HW Media connects and informs decision makers across the housing economy. Professionals rely on HW Media for breaking news, reporting, and industry data and rankings. Moving the Housing Market Forward.

Supreme Court to Decide Constitutionality of CFPB in 2020

The United States Supreme Court (USSC) will hear oral arguments in a case seeking to define the leadership structure of the Consumer Financial Protection Bureau (CFPB) as unconstitutional in March 2020, according to a calendar schedule of oral arguments released by the Court.

The case, Seila Law LLC v. Consumer Financial Protection Bureau, asks the Court to decide on whether the vesting of substantial executive authority in the CFPB – which features a high degree of independence and is led by a single director who is difficult to remove from office – violates the Constitutional principle of the separation of powers between the branches of the federal government.

Seila Law is a law firm that primarily provides legal services which include resolutions to issues of consumer debt. Seila at one point was the target of investigation by the CFPB, which requested company documents and information that Seila objected to. In its objection, the firm argued that the CFPB’s structure was unconstitutional due to its leadership structure.

As it currently stands, the single director of the CFPB cannot be removed by the President of the United States unless there is very good reason to do so, as described in the Dodd–Frank Wall Street Reform and Consumer Protection Act that brought the CFPB into existence. In its objection, Seila Law argues that the CFPB’s structure is unconstitutional due to its leadership structure.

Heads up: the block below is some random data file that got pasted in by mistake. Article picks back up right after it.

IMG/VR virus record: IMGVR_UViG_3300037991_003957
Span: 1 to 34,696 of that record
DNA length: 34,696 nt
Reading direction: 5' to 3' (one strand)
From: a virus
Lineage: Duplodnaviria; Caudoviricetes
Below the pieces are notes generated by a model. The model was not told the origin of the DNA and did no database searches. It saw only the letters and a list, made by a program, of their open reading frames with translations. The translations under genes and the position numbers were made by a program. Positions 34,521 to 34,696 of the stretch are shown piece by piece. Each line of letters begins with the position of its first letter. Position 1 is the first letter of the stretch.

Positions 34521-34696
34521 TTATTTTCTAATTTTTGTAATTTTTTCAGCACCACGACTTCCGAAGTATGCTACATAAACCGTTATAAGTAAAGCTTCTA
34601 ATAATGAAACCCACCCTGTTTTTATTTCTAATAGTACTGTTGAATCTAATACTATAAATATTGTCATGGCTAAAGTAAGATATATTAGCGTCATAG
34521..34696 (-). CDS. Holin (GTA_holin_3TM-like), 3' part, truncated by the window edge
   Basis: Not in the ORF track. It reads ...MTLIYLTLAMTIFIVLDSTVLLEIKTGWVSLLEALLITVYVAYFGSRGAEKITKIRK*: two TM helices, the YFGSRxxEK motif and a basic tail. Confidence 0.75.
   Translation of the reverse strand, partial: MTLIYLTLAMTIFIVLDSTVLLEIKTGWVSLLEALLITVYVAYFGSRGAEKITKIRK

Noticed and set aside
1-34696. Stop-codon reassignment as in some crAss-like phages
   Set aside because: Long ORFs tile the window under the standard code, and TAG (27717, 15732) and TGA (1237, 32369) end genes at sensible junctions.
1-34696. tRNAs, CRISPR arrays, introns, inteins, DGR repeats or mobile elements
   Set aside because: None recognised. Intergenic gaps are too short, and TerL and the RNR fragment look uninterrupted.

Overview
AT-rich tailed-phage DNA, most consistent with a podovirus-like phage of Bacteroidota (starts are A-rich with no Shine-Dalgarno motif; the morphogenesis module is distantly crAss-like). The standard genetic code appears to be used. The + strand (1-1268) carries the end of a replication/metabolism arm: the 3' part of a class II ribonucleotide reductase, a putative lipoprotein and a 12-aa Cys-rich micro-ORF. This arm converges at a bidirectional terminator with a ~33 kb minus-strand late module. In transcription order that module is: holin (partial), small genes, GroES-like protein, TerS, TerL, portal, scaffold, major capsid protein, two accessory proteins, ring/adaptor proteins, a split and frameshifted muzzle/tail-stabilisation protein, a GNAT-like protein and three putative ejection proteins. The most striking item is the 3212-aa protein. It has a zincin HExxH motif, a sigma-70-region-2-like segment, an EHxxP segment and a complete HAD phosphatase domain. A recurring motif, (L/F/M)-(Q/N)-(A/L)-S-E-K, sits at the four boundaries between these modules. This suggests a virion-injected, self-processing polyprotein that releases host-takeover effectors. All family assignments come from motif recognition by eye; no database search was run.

The stance codified by Seila in its complaint has since been agreed to by both the White House as well as the incumbent CFPB Director, Kathleen L. Kraninger. Counsel for the Trump Administration submitted a brief in support of the challenge to the Supreme Court, in which it was stated that Kraninger supported the position of Seila and the White House in terms of the power inherent in her own position.

“In the court of appeals, the Bureau defended the constitutionality of the statutory removal restriction,” the brief reads. “Since the court of appeals issued its decision, however, the Director has reconsidered that position and now agrees that the removal restriction is unconstitutional.”

Oral arguments will be heard in the case on March 3, 2020 according to the schedule released by the Supreme Court.